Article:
PrgH and PrgK are the main constituents of the inner rings. Nanogold labeling of a needle complex isolated from strain expressing a PrgH mutant derivative with a his-tag after position 267 resulted in an additional density on the outer perimeter of the IR1. This observation led us to manually position the C-terminal domain of PrgH in such a way that amino acid 267 would be located at the periphery of IR1 (Fig. 5C, E, Fig. S7). The positioning of PrgK in our model takes into account the crystallographic contacts between the monomers observed in its homologue EscJ, resulting in a ring of roughly the same diameter to that proposed for EscJ. In our model we have also positioned the PrgK ring in such a way that PrgK K168 faces the periplasm, to account for our observation that K168 becomes accessible for derivatization in the absence of InvG (Fig. 5C, E, Fig. S7).
The atomic structures of several soluble domains of needle complex components have become available. Attempts have been made to place those domains within the available structures of the entire needle complex to begin to generate an atomic model of the entire structure. However, the low resolution of the available needle complex structure has significantly hampered this objective and has prevented the unambiguous assignment of specific domains to specific protein densities within the needle complex. The cylindrical architecture of the needle complex further complicates the docking since, depending on the assumed stoichiometry or subunit number, modeled ring-like structures can be placed at different positions within the needle complex. Consequently, different studies have proposed incompatible locations for different proteins and/or protein domains within the needle complex ,. We have used a multi-pronged approach to generate data allowing us to place domains of different protein components of the needle complex at specific sites of its structure. We have experimentally shown that InvG forms the outer rings. Although widely predicted from secondary structure analysis as well as the organization of homologues in other secretion systems (e.g. PulD family of proteins), this is the first experimental demonstration of this organization. Furthermore, our data demonstrated that InvG reaches deep into the periplasmic space making up the entire neck region and making direct contact with the inner rings, and in particular, the carboxy terminal domain of PrgH. Although the C-terminus of PrgH is not visible in the atomic structure therefore hindering high-resolution model building, the interaction between this domain and the amino terminus of InvG appears to be critical for the stability of the entire complex.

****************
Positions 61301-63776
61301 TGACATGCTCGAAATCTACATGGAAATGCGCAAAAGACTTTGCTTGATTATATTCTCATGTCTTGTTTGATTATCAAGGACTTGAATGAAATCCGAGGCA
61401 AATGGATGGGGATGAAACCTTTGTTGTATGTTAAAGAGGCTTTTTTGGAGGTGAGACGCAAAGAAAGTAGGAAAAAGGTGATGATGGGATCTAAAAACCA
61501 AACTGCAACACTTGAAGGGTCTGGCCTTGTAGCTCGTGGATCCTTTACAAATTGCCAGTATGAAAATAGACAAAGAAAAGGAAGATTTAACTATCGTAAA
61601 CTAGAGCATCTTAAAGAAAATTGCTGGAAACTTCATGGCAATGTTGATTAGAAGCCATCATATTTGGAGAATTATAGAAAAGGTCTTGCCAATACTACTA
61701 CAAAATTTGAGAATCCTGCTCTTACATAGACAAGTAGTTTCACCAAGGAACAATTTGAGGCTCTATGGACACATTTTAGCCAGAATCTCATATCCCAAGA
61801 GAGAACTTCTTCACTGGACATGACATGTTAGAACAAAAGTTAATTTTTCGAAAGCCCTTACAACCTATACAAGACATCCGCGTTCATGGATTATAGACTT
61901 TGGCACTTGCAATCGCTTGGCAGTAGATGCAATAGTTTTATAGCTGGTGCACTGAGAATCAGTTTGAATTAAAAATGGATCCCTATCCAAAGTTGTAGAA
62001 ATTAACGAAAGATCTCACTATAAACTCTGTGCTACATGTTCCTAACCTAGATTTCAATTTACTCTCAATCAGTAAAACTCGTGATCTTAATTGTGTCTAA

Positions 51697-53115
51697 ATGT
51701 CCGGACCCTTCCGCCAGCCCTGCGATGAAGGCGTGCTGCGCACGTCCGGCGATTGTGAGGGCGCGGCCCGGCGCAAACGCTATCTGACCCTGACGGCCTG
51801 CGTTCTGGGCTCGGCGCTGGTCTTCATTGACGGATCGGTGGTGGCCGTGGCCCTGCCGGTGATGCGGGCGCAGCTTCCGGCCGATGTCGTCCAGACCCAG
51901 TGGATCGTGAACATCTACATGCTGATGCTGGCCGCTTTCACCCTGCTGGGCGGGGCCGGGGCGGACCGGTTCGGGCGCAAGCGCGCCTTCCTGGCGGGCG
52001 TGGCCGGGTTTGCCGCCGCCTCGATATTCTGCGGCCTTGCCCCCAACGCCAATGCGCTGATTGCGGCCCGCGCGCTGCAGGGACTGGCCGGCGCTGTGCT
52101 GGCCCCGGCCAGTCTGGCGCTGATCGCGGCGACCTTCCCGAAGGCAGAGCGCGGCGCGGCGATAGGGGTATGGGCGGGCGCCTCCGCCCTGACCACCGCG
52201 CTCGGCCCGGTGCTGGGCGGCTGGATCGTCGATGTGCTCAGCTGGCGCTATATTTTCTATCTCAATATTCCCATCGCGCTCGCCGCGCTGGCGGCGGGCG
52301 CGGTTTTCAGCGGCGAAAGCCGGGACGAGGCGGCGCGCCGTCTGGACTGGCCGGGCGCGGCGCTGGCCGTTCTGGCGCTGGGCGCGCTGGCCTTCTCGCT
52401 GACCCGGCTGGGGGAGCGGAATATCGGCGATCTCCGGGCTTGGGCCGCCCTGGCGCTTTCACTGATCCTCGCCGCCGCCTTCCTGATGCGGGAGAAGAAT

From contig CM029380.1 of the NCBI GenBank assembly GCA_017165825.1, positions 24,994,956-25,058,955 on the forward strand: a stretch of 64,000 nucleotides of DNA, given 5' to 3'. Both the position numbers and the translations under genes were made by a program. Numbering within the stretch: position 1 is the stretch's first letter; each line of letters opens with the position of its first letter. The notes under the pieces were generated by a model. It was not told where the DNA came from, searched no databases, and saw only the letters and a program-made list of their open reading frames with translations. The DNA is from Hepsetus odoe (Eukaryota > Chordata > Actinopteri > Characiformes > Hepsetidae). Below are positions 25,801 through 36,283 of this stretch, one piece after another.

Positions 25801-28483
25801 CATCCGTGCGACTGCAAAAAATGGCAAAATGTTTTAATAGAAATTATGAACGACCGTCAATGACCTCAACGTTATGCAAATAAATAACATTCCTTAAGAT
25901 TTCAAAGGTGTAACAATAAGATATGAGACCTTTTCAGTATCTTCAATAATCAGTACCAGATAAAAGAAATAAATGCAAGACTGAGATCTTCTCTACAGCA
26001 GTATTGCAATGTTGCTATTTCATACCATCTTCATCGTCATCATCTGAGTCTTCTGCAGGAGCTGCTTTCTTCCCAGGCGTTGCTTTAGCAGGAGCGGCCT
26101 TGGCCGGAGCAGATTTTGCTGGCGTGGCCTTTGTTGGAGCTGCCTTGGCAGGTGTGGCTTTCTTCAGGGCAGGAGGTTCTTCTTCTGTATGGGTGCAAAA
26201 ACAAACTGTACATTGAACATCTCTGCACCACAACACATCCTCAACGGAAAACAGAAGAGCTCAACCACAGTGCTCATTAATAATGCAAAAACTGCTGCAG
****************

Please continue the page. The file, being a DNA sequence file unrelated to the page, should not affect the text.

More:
Our data also demonstrates that PrgH and PrgK are the main constituents of the inner rings. Our results indicate that the C-terminal domain of PrgH is localized at the periphery of IR1, as supported by the nanogold label of a tag introduced between amino acid 267 and 268, Fig. 4B and 4C). As previously proposed , our results suggest that PrgK is organized in a smaller diameter ring structure engulfed by the PrgH ring on the side and covered by the InvG neck region on top.
Multicomponent macromolecular complexes are central to many fundamental processes in biology. To gain insight into mechanistic details, knowledge not only of the atomic structure of the different subunits, but also their orientation relative to one another is essential. Therefore, our studies offer an essential view of the architecture of this remarkable bacterial nanomachine and will be the basis for further functional studies.
Materials and Methods
Bacterial strains and plasmids